"I haven't had this many onions in a long time. It's crazy," said Cavalli, who supplied eight bags of his onions for a taping during this weekend's sweet onion festival of "Glutton for Punishment," a Food Network show.
"Man, are they sweet. The quality is really good this year," said Cavalli, who credits slow, steady rains during a cool and wet late spring and the area's rich soil.
A mild climate also contributes to the properties of the sweets, which are about 90 percent water and have a low sulfur content that yields a mild flavor. But Walla Wallas also have a short shelf life and are fragile enough that they must be harvested by hand, Locati said.
Harvest this year began in late June, delayed at least 10 days by the cool late spring. It's expected to run through mid-August, and growers typically harvest about 32,500 pounds per acre, Fry said.
Processing and packing varies by the size of the operation. At Walla Walla River Packing & Storage, crews last week moved bins of freshly harvested onions from a truck into a storage room where they were heat cured for three days, a process that helps extend the shelf life to up to three weeks, Locati said.
After that, onions are placed on a conveyor, weighed and sorted by a computer program that directs them onto a lane with onions of the same size and weight for packing. Boxes then are placed in a large cold storage room to await shipping within seven days.
Walla Walla sweets shipped through Walla Walla River are open market. "There are no contracts. We don't know where they are going until a purchase order shows up," Locati said.
Packing and shipping at Cavalli's is more modest. Inside a shed Cavalli built, onions are sorted on a 23-year-old, custom-made machine and slipped into various-sized bags.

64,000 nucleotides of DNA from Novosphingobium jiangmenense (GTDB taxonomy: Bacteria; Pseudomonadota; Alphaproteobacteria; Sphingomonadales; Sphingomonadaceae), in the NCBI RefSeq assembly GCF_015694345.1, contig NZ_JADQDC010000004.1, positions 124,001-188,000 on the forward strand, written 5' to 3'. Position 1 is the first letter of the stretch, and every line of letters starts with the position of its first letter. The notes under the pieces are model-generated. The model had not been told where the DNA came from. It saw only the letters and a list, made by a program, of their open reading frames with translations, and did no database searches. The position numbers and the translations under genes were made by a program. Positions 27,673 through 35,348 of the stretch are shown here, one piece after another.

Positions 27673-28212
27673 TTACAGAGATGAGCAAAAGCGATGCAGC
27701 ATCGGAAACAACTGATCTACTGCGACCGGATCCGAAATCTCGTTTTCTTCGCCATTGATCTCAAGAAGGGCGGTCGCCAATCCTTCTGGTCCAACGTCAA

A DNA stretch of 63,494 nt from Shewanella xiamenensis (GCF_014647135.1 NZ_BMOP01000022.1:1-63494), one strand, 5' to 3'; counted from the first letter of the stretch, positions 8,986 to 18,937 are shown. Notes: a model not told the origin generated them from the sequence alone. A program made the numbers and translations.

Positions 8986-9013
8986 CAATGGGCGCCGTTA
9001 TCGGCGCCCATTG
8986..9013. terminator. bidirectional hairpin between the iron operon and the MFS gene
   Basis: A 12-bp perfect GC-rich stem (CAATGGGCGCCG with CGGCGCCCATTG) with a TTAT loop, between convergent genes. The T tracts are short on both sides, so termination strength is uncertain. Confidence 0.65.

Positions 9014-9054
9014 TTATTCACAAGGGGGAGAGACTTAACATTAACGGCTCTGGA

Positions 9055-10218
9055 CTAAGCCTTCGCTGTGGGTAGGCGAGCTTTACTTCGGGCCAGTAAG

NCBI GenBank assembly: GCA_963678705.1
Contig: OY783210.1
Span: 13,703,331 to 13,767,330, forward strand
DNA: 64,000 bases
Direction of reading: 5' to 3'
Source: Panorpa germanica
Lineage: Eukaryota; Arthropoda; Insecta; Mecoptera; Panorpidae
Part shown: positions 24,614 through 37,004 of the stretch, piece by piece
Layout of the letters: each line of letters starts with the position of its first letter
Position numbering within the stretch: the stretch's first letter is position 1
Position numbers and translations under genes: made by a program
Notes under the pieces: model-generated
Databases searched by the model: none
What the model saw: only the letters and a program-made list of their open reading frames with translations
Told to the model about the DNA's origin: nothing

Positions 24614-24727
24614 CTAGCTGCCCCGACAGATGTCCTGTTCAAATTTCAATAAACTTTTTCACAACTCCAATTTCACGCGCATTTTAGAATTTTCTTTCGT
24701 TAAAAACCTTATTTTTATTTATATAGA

Cavalli sells his onions to local supermarkets, at a roadside stand and through a website, http://homepages.bmi.net/cavalli. Last week, employee Kim Davis was busy packing and labeling boxes for shipment to homes across the United States.
The Internet is the newest addition to the homespun growing and packing methods at Cavalli's, where Ben's wife Bobbie and brother Robert also are involved in a family business that began after his grandfather arrived in the valley from Italy in the 1920s.
Italian immigrant farmers were heavily involved in Walla Walla's gardening industry, and helped develop the sweet. A Frenchman who came to Walla Walla in the late 1890s, Peter Pieri, brought with him from Corsica a sweet onion seed that was the genesis for the modern Walla Walla sweet.
Locati's grandfather, who arrived in Walla Walla in 1905, started his own operation in 1927. Cavalli, who farms his own 40 acres and leases another 15, said his grandfather began his farm after collecting culls from roadsides and selling them.
All growers in the committee today are family operations. "There haven't been too many corporations trying to get in on this because it's such a small industry," Locati said.
Seeds remain pivotal today to growing succulent sweets, and all those involved in the marketing committee grow their own. Growers carefully inspect bulbs from freshly harvested fields to set aside the best to be preserved and replanted later to produce seed for future crops.
"We're all growing our own varieties handed down for generations," Locati said.
He selects bulbs for seed based on their shape, neck and root size and mass, while Cavalli said he looks for onions with a globe shape and big neck. Typically, Locati keeps up to five bins full of onions for seed.